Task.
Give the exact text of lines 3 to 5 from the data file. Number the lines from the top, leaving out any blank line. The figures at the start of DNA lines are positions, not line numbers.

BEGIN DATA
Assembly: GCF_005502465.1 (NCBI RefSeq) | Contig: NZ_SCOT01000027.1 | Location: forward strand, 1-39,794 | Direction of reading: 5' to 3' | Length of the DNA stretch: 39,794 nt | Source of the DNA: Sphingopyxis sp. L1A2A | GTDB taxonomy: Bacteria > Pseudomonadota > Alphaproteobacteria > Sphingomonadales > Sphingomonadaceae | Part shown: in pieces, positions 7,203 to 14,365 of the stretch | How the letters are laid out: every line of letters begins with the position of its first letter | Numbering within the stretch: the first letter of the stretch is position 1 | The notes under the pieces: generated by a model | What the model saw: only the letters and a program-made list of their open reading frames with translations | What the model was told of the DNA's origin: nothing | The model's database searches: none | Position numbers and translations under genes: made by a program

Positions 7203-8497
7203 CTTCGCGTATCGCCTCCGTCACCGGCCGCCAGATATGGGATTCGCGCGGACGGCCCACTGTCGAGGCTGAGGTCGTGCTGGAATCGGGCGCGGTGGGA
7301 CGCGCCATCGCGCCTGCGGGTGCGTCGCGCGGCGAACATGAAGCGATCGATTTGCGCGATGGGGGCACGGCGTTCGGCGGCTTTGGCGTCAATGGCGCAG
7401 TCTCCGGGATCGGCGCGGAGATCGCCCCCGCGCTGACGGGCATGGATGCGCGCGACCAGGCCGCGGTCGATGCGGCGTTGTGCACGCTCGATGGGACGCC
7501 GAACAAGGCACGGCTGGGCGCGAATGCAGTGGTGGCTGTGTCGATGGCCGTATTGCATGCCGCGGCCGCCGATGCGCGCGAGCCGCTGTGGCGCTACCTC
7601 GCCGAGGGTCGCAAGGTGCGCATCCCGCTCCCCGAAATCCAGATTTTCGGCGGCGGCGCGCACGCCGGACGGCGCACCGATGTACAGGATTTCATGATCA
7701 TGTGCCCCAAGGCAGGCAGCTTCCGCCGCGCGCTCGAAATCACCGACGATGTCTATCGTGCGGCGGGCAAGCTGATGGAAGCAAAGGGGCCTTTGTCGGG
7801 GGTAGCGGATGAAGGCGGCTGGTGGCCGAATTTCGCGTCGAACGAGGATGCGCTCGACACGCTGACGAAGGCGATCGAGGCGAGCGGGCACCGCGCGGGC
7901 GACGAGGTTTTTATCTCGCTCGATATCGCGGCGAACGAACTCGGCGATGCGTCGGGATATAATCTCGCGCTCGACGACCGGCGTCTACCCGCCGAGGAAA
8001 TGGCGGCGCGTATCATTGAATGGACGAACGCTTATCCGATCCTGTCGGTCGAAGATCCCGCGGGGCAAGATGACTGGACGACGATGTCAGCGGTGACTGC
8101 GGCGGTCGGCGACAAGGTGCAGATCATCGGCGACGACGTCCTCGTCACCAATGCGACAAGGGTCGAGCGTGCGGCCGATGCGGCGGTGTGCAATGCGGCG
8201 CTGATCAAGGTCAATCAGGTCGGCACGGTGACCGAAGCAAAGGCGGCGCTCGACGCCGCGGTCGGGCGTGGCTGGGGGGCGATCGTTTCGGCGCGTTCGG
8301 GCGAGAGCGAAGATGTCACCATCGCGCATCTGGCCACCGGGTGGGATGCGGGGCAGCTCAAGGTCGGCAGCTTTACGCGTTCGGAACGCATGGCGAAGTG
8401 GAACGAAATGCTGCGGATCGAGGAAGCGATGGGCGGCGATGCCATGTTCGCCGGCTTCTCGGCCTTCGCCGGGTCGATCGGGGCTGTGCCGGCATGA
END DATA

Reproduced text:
7203 CTTCGCGTATCGCCTCCGTCACCGGCCGCCAGATATGGGATTCGCGCGGACGGCCCACTGTCGAGGCTGAGGTCGTGCTGGAATCGGGCGCGGTGGGA
7301 CGCGCCATCGCGCCTGCGGGTGCGTCGCGCGGCGAACATGAAGCGATCGATTTGCGCGATGGGGGCACGGCGTTCGGCGGCTTTGGCGTCAATGGCGCAG
7401 TCTCCGGGATCGGCGCGGAGATCGCCCCCGCGCTGACGGGCATGGATGCGCGCGACCAGGCCGCGGTCGATGCGGCGTTGTGCACGCTCGATGGGACGCC